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Are periods taboo in Japan?

1. Introduction

Menstruation is a natural bodily process that has been around since the dawn of time. In many cultures, it is seen as a sign of fertility and even celebrated. But in some cultures, such as Japan, periods are often seen as something to be ashamed of and kept hidden away. This article will explore the taboo surrounding menstruation in Japan, from its historical roots to modern attitudes and what is being done to change this culture.

2. Historical Perspective on Periods in Japan

The taboo surrounding menstruation in Japan has its roots in ancient traditions and beliefs. In Shintoism, the indigenous religion of Japan, women were traditionally believed to be impure during their menstrual cycle and were not allowed to enter certain shrines or participate in certain rituals due to their perceived impurity. This belief was further reinforced by Confucianism which taught that women should remain pure and secluded during their period.

Japanese Snack Box

These traditional beliefs have been carried down through generations and continue to shape modern attitudes towards menstruation in Japan today.

3. Modern Attitudes Towards Menstruation in Japan

In modern day Japan, periods are still seen as something that should be kept hidden away and not spoken about openly. Women are often embarrassed or ashamed to talk about their periods with anyone other than close family members or close friends. Menstrual products are also rarely discussed or advertised openly, with most companies opting for discreet packaging for these products so that they can be purchased without drawing attention to them.

This stigma around menstruation can lead to feelings of isolation for women who are on their period, making them feel like they can’t talk about it or seek help if needed. It also leads to a lack of education around periods which can prevent women from getting the information they need about their own health and well-being during this time.

4. Cultural Stigmas and Taboos Around Menstruation

In addition to the general stigma around talking about periods openly, there are also several cultural taboos associated with menstruation in Japan which make it even harder for women to discuss this topic without fear of judgement or ridicule. For example, it is believed that if a woman touches food while she is on her period then it will spoil quickly due to her perceived impurity at this time – leading many women to avoid cooking while they are menstruating out of fear of being judged by others for doing so. Similarly, some Japanese people believe that swimming while on your period will attract sharks due to the blood – leading many women to avoid swimming pools during this time as well.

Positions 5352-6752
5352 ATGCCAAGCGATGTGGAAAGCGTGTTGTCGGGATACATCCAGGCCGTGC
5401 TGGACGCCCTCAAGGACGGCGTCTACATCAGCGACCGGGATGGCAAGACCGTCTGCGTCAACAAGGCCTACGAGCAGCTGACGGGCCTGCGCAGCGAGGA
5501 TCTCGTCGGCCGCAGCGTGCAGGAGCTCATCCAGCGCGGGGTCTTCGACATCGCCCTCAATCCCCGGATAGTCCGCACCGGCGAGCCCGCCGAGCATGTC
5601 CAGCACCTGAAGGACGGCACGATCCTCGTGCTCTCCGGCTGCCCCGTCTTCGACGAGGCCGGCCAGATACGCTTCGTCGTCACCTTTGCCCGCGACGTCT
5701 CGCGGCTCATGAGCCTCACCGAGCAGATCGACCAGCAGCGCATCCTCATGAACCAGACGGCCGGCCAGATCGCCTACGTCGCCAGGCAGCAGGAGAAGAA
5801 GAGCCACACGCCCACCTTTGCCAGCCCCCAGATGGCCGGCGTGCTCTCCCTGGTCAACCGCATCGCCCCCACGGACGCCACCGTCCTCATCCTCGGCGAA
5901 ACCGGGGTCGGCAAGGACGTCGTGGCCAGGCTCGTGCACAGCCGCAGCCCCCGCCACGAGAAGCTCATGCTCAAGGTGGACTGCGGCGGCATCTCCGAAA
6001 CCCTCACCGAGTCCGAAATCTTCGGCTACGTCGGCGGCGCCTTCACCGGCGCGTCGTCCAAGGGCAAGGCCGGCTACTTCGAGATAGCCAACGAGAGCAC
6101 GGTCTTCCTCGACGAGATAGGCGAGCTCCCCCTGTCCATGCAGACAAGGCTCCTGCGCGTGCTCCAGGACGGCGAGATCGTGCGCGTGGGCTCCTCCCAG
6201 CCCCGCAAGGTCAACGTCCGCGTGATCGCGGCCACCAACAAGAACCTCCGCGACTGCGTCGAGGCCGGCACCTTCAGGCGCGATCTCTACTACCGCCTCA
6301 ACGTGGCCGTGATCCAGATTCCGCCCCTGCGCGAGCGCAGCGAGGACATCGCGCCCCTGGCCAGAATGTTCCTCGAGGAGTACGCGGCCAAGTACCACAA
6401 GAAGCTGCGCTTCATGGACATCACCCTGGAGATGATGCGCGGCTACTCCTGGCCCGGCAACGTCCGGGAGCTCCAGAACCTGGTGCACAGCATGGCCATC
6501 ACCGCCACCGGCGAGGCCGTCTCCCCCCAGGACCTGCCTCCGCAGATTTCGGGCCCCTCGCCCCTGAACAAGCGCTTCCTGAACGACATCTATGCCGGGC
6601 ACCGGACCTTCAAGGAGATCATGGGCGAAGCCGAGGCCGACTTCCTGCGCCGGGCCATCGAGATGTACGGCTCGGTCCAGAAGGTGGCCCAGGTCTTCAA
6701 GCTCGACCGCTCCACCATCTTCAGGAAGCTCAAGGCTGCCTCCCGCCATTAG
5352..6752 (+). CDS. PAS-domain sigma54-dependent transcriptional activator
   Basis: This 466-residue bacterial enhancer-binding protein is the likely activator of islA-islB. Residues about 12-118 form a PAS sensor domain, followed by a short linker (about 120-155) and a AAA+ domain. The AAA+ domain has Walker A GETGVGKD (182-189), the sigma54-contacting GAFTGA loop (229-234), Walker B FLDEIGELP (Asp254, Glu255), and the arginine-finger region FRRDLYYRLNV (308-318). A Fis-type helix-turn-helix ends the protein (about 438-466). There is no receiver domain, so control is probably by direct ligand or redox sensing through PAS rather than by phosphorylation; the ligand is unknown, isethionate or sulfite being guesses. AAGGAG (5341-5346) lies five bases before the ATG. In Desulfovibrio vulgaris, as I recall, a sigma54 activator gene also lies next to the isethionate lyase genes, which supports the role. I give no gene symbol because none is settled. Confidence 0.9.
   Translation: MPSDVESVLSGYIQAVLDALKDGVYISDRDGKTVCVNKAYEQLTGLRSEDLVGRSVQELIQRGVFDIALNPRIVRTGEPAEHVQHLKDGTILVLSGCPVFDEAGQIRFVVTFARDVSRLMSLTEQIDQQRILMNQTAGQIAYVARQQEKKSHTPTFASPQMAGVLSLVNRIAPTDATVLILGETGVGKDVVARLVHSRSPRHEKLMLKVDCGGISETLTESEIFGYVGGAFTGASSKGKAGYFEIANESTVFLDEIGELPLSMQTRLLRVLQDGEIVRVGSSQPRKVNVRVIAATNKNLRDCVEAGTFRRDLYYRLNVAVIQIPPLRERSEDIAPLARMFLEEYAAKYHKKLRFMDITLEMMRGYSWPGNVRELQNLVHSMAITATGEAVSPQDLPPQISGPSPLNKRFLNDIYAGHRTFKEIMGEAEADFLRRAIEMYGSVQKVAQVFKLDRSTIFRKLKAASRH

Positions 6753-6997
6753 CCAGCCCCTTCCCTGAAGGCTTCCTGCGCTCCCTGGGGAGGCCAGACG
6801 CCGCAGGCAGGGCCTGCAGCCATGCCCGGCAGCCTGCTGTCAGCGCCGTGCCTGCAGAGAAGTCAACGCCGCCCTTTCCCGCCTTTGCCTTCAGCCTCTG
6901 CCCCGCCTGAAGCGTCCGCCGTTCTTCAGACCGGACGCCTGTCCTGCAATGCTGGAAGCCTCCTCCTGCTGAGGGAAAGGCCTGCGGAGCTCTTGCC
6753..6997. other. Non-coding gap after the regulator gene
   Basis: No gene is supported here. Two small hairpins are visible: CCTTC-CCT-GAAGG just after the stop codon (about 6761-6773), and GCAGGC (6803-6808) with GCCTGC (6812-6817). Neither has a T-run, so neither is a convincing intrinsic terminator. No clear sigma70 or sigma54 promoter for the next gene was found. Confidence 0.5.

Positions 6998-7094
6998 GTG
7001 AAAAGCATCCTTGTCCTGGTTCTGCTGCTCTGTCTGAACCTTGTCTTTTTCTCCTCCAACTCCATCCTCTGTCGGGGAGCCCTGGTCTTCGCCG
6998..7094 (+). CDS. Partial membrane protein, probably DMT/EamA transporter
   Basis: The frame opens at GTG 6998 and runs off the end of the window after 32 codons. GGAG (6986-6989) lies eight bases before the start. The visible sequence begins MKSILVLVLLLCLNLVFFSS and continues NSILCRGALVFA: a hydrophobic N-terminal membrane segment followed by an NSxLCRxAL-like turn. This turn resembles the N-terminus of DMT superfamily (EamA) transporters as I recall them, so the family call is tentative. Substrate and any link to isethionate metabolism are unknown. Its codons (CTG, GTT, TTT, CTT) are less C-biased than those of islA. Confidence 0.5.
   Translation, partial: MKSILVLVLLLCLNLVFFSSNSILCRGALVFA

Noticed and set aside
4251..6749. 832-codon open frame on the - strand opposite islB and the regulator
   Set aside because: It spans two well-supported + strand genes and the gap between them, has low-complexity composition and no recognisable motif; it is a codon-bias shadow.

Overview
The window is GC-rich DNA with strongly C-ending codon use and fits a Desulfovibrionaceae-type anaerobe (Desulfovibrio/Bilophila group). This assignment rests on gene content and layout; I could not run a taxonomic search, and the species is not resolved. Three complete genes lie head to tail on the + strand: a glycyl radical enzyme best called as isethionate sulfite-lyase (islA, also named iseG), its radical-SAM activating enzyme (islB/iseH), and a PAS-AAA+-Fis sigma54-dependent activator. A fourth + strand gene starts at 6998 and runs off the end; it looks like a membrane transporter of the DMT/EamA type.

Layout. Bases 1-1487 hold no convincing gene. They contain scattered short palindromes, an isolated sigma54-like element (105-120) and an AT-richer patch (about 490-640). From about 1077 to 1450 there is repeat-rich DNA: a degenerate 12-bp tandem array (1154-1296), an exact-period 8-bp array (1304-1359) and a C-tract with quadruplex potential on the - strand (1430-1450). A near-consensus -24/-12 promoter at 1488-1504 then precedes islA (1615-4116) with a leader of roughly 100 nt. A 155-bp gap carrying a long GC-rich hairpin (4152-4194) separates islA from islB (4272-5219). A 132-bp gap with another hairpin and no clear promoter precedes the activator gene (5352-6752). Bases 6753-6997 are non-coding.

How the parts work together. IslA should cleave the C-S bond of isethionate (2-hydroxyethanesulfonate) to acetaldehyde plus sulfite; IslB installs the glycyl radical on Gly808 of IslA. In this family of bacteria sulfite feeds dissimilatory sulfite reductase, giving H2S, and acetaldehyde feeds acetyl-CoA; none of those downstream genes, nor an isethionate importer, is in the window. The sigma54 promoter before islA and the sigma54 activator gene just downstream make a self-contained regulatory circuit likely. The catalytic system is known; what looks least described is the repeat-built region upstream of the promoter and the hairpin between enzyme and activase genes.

5 What Is Being Done To Change The Culture Around Periods?

Thankfully there has been an increasing effort over recent years from both individuals and companies alike to challenge these taboos and stigmas surrounding periods in Japan and create an open dialogue about menstrual health amongst all genders within society. Companies such as Lulalu have been working hard over recent years on initiatives such as “Period Positive” which aims to create an open conversation around menstrual health by providing educational materials on topics such as menstrual cycles and how best take care of yourself during your period – all free of charge! There have also been several campaigns aimed at challenging gender stereotypes around periods – such as the “No Shame No Blame” campaign which encourages young people regardless of gender identity or expression not feel shame when talking about periods but instead embrace them as part of life!

6 How Do Japanese Women Feel About Their Periods?